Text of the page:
BTO News

"A trip down memory lane... a history lesson it certainly is, but stodgy it is not. Anecdotes and details bring the decades to life... It is very important that we have this book's clear record of what happened."
Devon Birds

"A lively read... what makes Jameson's work especially enjoyable is the personal slant... This is a book that needs to be read."
Birdwatching magazine

"A fine writer, who weaves together an artist's sensibility with a conservationist's sense of reality... a vital read."
Birdwatch magazine

"Jameson uses Rachel Carson's 1962 work Silent Spring as a focus for reflection on conservation and environmentalism in the decades since then."
Nature

"Some lovely stories, and I really enjoyed dipping into the years and remembering. A delightful pot pourri".
Mark Avery

"Lifted by the personal notes into an entertaining and easy read."
Birds magazine

"A tale worthy of Edgar Allan Poe at his hair-raising best... every conservationist, every naturalist and every environmentalist should read Silent Spring Revisited... it should become a standard school textbook if the planet is to be saved."
Kentish Times
Comment Was this review helpful to you? Yes No Sending feedback...
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3 of 3 people found the following review helpful By Richard Hines on 17 Dec 2012
Format: Hardcover
This well researched book gives a detailed history of conservation over the last half century, including the author's own research into our lost birds. Yet it is much more than an account. It is brought to vivid life by the inspiring and sometimes poignant personal stories of the author who has spent his life championing birds nationally and internationally. The book is beautifully written with memorable descriptions: a dipper's song carried down a river; a frozen bird under a bridge; the bleak landscapes and destroyed hedgerows of East Anglia, which contrast sharply with the hedgerows of the author's neighbourhood, which as a parish councillor, he and other hedge laying volunteers have laid themselves. In my opinion Silent Spring Revisted is an important, well written book.
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2 of 2 people found the following review helpful By Glenribbeen on 30 Dec 2012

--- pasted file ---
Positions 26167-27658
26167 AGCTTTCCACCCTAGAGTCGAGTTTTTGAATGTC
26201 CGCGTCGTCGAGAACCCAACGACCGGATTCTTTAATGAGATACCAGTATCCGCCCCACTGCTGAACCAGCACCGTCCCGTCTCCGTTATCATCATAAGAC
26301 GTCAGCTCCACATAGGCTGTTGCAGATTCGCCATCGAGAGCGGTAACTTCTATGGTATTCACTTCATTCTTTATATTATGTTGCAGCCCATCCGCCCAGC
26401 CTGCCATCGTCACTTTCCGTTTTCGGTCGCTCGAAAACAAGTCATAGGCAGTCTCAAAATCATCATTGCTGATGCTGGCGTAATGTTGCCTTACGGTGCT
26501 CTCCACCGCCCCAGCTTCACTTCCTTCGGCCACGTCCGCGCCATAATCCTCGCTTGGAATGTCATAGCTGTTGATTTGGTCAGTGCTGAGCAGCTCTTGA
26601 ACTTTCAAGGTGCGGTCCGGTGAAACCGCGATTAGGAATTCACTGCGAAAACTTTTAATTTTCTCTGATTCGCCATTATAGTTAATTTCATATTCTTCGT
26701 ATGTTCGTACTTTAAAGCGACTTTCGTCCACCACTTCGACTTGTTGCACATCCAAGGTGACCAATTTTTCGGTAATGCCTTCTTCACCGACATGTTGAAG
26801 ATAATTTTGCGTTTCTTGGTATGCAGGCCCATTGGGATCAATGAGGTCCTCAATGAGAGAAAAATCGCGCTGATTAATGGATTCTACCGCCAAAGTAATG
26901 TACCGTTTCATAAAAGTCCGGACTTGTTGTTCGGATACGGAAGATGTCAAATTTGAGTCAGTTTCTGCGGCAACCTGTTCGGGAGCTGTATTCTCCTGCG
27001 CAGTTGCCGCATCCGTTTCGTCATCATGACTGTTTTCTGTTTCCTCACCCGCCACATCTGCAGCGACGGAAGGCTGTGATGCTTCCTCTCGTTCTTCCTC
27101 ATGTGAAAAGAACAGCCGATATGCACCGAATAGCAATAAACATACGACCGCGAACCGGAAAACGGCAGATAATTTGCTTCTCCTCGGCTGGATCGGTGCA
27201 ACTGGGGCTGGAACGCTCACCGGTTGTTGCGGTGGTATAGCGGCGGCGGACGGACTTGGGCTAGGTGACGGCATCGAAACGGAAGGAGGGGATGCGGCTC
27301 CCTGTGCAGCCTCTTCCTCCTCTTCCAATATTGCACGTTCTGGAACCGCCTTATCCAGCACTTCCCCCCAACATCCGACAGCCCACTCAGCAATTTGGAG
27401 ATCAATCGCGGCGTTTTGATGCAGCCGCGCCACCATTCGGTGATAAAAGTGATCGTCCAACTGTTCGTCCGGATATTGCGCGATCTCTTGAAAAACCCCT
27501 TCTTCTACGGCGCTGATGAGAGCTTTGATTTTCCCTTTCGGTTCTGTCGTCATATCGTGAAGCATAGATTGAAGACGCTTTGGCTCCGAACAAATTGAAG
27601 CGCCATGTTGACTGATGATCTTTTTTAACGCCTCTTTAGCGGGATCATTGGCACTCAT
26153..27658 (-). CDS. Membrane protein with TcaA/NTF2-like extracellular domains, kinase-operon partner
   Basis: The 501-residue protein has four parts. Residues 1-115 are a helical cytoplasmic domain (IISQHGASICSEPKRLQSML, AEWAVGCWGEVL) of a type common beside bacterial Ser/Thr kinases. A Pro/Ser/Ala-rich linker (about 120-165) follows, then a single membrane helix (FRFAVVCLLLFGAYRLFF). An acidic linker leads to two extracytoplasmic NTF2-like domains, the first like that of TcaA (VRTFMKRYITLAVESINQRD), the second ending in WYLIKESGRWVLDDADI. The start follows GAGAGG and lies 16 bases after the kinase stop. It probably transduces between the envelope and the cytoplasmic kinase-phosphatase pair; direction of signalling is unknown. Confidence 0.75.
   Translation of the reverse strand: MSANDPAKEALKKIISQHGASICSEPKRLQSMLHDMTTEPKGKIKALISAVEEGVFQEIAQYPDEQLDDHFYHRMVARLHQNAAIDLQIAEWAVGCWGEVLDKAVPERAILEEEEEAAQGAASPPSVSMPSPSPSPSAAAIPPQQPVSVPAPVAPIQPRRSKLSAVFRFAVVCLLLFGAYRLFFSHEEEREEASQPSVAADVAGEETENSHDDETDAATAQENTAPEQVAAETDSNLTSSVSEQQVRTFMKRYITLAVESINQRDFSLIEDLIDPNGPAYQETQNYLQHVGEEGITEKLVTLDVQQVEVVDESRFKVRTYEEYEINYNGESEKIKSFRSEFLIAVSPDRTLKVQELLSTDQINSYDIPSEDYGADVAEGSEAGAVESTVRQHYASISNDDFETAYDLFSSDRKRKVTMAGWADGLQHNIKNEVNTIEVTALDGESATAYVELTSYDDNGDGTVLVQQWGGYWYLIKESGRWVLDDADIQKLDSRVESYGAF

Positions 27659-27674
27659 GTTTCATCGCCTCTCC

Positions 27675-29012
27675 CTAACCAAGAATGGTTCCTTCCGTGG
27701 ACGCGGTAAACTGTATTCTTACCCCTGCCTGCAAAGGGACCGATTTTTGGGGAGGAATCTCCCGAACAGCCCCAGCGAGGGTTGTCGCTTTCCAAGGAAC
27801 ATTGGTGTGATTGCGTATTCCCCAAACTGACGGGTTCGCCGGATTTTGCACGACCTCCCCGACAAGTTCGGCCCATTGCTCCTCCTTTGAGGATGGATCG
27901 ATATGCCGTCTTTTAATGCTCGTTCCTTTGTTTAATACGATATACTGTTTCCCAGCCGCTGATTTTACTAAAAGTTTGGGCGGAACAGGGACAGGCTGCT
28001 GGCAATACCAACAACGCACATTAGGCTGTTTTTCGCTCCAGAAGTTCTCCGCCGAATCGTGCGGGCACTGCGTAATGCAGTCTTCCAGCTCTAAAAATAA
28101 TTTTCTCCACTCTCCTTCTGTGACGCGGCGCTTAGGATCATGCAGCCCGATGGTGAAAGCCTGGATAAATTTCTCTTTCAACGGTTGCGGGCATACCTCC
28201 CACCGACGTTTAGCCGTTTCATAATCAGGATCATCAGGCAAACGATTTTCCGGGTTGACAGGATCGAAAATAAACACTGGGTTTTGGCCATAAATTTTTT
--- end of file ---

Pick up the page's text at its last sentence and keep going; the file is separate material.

Format: Hardcover Verified Purchase
Great to read in one fell swoop - or just dip in and out as the passion finds you. Great book to use for quotations for college project.
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6 of 7 people found the following review helpful By A. Maslen on 11 Jun 2012
Format: Hardcover Verified Purchase
First of all, full disclosure: the author is a client of mine. Having said that, no special pleading or log-rolling is needed for this book.

It's an unusual book in that it takes a light touch to a heavy subject: species extinction, or the threat of it. Taking as his starting point Rachel Carson's seminal work, 'Silent Spring', Conor leads us on a chronological world tour of the threats facing the world's birds, coupled always with a ray of hope as he shows us how small steps - and occasional big ones - can make a real difference.

Starting in the early sixties, he weaves a skillful and engrossing tale mixing observation, autobiography, travel writing, research and history that takes a hold of you slowly, but surely, and then never lets up until the closing pages that bring us right up to date in 2012 (a publishing marvel in itself).

His writing blends precision (always the first goal of any serious writer) with vivid description and evocative vignettes of life amongst birds from Scotland through New Zealand and the Amazon to his current home in rural Bedfordshire.

I am about as averagely green as the next man, ie not much, but I notice birds more now thanks to Conor's prose and clear passion for his subject.

As an aside, the book itself is rather beautifully produced with a great front cover and spare pencil illustrations at the start of each chapter.

If you are even vaguely interested in birds, "the environment" or how an individual (even one not working for the RSPB) can make a difference, read this book.